An intricate wood parquet ceiling runs the length of the main nave. The tile-like appearance of the parquet shows the influence of the Moorish/Islamic style called Mudéjar. Each of the squares contains a flower which, upon closer examination, becomes a cross. At the corner of each square are other, smaller crosses.

In 1542, the Barcelona Ordinances severed Chiapas from New Spain. It became part of the neighboring Guatemala province, which encompassed most of Central America at the time. The terrain, climate, Maya population, and pre-hispanic history of Chiapas were and are much more closely related to Guatemala than to the rest of what is now Mexico. The province remained part of Guatemala until after the 1810-1821 War of Independence. Following the war, there was considerable jockeying among the insurgent leaders of Chiapas over whether it would remain part of Guatemala, join the new nation of Mexico, or become an independent nation. In 1824, Chiapas became one of the 31 Mexican states.

The pulpit was carved and gilded in the intricate Baroque style. Baroque originated in late 16th Century Italy. It uses light and shadow to create dramatic intensity. Baroque is also characterized by the amazing intricacy of its designs, often covering every square inch of a surface. Art is often closely related to politics, and Baroque was no exception. It was used to express hope for the ultimate triumph of the Catholic Church over its Protestant enemies. Baroque also celebrated the emergence of absolutist states. Of the various colonial churches I have visited in Mexico, those associated with the Dominican Order are almost always the most flamboyantly Baroque, and the first bishop who occupied the Cathedral was Dominican. However, San Cristóbal's Cathedral is bit more restrained than many Dominican churches, perhaps because so many different styles were used in its various reconstructions.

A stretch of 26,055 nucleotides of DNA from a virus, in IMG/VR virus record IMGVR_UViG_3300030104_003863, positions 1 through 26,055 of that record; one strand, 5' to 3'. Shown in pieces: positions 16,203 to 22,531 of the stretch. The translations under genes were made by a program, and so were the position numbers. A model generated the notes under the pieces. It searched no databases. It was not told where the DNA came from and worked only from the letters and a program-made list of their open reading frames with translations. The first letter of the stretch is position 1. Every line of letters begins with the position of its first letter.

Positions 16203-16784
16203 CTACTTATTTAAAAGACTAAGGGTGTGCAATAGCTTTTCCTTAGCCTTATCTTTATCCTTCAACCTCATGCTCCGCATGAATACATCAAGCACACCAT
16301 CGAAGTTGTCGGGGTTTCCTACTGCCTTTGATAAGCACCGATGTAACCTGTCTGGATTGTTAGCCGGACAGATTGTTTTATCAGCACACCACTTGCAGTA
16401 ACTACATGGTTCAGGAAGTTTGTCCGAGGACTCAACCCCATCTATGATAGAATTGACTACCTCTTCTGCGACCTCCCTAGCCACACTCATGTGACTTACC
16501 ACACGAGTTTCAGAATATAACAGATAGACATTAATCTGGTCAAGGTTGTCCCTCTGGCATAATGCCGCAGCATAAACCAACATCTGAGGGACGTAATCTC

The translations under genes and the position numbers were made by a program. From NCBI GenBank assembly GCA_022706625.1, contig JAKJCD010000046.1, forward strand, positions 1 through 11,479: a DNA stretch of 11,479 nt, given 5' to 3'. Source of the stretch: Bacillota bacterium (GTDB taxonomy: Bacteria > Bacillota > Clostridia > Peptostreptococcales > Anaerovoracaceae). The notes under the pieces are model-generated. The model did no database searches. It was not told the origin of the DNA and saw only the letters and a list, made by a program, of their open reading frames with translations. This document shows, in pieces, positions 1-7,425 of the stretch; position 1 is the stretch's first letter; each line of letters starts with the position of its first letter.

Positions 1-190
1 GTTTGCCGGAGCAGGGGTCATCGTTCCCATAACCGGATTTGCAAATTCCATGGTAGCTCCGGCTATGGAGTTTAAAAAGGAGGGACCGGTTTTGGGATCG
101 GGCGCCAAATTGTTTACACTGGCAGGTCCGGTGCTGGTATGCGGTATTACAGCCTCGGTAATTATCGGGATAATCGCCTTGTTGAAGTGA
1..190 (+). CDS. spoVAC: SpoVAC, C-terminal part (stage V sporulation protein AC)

Pope Paul III decided to make Chiapas a bishopric in 1538. He designated the town of San Cristóbal as its seat, but did not immediately choose a bishop. Oppression of the indigenous population was rampant when Chiapas' first bishop, Bartolomé de las Casas, finally arrived in 1545. He was a Dominican friar, an historian, and a social reformer. He was also one of the very small number of Catholic officials in the Spanish New World colonies (or at any later time, for that matter) who objected to the mistreatment of the indigenous people. De las Casas' efforts to help the native people caused an uproar among those who benefited financially from their oppression. His enemies brought about his recall to Spain in 1547. 

A detail of the pulpit shows the fine 17th Century woodcarving. Baroque typically uses an exuberant floral theme, but also incorporates human faces in the design. I find I can almost get lost while viewing Baroque art like this, as I discover patterns within patterns.